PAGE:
Assyrian inscriptions recorded tribute from Dilmun. There are other Assyrian inscriptions during the first millennium BC indicating Assyrian sovereignty over Dilmun. Dilmun was later on controlled by the Kassite dynasty in Mesopotamia. One of the early sites discovered in Bahrain indicate that Sennacherib, king of Assyria, attacked northeast Persian Gulf and captured Bahrain; the most recent reference to Dilmun came during the Neo-Babylonian dynasty. Neo-Babylonian administrative records, dated 567 BC, stated that Dilmun was controlled by the king of Babylon; the name of Dilmun fell from use after the collapse of Neo-Babylon in 538 BC. There is both literary and archaeological evidence of extensive trade between Ancient Mesopotamia and the Indus Valley civilization. Impressions of clay seals from the Indus Valley city of Harappa were evidently used to seal bundles of merchandise, as clay seal impressions with cord or sack marks on the reverse side testify. A number of these Indus Valley seals have turned up at other Mesopotamian sites.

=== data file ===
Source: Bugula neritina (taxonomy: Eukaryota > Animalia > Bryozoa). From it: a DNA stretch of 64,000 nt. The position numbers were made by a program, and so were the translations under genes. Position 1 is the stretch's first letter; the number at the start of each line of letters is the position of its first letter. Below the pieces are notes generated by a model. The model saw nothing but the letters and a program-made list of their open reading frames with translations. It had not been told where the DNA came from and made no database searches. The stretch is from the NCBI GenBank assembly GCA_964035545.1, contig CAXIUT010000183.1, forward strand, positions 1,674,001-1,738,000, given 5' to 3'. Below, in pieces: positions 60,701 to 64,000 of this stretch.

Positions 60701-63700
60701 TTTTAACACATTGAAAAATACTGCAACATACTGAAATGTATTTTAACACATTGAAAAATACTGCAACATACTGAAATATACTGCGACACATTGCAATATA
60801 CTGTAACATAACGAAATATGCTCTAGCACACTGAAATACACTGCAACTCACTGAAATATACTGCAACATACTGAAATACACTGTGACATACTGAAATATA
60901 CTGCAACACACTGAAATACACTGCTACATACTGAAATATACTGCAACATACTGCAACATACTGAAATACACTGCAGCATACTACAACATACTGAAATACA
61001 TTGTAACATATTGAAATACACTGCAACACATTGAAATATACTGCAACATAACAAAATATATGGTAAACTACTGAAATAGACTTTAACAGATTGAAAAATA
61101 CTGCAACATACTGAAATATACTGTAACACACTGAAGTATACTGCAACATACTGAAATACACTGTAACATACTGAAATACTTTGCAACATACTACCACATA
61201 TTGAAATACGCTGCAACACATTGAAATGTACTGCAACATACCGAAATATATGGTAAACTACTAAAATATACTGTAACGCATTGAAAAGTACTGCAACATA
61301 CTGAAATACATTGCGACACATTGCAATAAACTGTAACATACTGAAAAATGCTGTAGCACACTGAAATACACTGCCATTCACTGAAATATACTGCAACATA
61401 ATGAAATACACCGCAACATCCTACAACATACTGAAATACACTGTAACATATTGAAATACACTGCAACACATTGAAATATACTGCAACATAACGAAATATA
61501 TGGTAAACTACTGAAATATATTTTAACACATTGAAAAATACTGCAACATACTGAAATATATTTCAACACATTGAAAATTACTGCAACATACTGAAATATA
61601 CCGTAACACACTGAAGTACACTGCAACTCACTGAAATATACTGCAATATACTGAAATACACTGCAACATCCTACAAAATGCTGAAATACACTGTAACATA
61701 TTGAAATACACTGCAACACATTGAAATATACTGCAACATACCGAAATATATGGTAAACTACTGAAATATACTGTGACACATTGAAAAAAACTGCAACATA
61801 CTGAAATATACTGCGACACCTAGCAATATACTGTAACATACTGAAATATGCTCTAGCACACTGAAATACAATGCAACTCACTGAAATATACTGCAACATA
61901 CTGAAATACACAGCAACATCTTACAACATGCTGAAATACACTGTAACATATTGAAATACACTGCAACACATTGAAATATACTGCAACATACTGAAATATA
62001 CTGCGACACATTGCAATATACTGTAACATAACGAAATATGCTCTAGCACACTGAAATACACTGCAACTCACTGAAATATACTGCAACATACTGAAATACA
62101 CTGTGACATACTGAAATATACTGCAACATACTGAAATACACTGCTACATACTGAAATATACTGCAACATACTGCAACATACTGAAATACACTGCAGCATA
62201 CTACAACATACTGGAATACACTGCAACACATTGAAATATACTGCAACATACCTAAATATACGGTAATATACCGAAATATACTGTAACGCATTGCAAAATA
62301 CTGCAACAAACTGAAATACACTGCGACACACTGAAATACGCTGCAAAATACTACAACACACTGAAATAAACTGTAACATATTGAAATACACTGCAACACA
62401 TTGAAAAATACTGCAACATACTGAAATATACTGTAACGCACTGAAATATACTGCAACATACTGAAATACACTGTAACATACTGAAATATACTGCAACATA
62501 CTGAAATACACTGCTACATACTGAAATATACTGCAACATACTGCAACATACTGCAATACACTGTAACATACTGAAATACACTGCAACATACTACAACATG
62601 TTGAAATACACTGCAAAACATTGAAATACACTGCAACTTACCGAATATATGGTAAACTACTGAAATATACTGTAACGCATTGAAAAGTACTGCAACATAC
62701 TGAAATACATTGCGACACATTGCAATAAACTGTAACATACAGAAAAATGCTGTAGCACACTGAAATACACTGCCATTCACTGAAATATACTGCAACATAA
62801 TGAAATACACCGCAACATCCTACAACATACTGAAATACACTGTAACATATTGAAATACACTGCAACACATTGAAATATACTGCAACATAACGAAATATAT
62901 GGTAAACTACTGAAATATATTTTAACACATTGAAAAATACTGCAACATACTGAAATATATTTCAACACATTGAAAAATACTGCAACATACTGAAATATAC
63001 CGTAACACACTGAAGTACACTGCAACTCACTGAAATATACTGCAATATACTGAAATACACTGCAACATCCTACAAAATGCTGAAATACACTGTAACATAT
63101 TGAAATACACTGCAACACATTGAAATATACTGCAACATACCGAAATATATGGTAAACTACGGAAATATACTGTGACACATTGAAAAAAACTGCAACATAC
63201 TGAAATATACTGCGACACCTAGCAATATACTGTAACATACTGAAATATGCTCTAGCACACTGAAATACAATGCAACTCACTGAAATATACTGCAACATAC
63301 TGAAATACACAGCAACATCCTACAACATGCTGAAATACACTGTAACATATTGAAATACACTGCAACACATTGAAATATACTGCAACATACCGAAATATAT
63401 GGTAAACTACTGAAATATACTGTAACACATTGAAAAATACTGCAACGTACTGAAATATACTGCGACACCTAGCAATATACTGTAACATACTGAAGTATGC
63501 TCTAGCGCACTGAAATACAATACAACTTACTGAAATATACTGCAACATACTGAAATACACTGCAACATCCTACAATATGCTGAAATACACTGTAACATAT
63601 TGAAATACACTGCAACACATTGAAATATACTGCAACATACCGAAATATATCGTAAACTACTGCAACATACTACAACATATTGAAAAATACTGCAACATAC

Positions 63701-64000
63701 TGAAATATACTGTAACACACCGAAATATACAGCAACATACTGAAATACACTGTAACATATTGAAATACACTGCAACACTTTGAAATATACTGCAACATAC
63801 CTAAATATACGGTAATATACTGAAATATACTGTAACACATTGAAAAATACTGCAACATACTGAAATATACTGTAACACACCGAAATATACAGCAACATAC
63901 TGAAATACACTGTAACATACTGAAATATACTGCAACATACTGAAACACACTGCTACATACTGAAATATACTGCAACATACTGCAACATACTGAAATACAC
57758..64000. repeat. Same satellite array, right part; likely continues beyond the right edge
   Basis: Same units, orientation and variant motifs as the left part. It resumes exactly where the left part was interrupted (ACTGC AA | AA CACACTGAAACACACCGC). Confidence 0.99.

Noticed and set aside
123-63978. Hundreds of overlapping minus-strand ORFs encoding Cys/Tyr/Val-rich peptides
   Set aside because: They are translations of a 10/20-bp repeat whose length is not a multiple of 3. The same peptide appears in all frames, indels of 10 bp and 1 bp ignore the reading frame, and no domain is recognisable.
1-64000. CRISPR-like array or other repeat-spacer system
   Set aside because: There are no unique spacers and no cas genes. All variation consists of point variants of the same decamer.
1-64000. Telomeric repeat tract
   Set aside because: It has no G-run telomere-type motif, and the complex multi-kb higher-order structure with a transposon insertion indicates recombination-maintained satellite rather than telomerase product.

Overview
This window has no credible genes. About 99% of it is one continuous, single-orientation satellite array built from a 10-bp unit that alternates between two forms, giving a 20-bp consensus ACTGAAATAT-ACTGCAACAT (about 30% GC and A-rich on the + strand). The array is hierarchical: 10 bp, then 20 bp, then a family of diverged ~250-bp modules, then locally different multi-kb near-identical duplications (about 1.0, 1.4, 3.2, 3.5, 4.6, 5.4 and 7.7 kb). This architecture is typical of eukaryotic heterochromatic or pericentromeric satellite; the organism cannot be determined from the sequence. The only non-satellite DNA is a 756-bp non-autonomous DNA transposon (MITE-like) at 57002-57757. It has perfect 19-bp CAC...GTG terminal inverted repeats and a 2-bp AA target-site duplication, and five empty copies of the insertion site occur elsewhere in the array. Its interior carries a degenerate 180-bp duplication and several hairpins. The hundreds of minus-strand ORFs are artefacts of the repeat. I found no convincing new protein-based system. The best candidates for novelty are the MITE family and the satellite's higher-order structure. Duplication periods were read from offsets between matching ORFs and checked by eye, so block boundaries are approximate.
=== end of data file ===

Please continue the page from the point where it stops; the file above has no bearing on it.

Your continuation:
The “Persian Gulf” types of circular, stam
Jembaicumbene is a town in the Southern Tablelands of New South Wales, located 8 km out along the Braidwood–Majors Creek Road. Once a thriving goldfield, it is now a pretty valley on the way to Majors Creek. At the 2016 census, it had a population of 41. Stands of fine old trees mark former home sites and the upturned earth along the length of the Jembaicumbene Creek bears witness to the efforts of many hopeful miners, the activities of several dredge mining companies. Jemaicumbene was the birthplace of Archer, winner of the first two Melbourne Cups in 1861 and 1862. Foaled at the "Exeter Farm", it was his last home where he was retired to stud, where he is believed to be buried. Several other Melbourne Cup winners were bred in the district. Horse racing was the most important leisure activity for the miners in the old days, the social life for the settlers centred around the race meetings, held on courses which have now disappeared; the other interesting connection between Jembaicumbene and the horse Archer, is that Helen "Ellen" de Mestre, the aboriginal first child of Archer's trainer Etienne de Mestre was born in the area, some of his Aboriginal grandchildren and great-grandchildren were born there, with one of Etienne's great-grandchildren going on to become an important leader in the Aboriginal community in the South Coast area of New South Wales.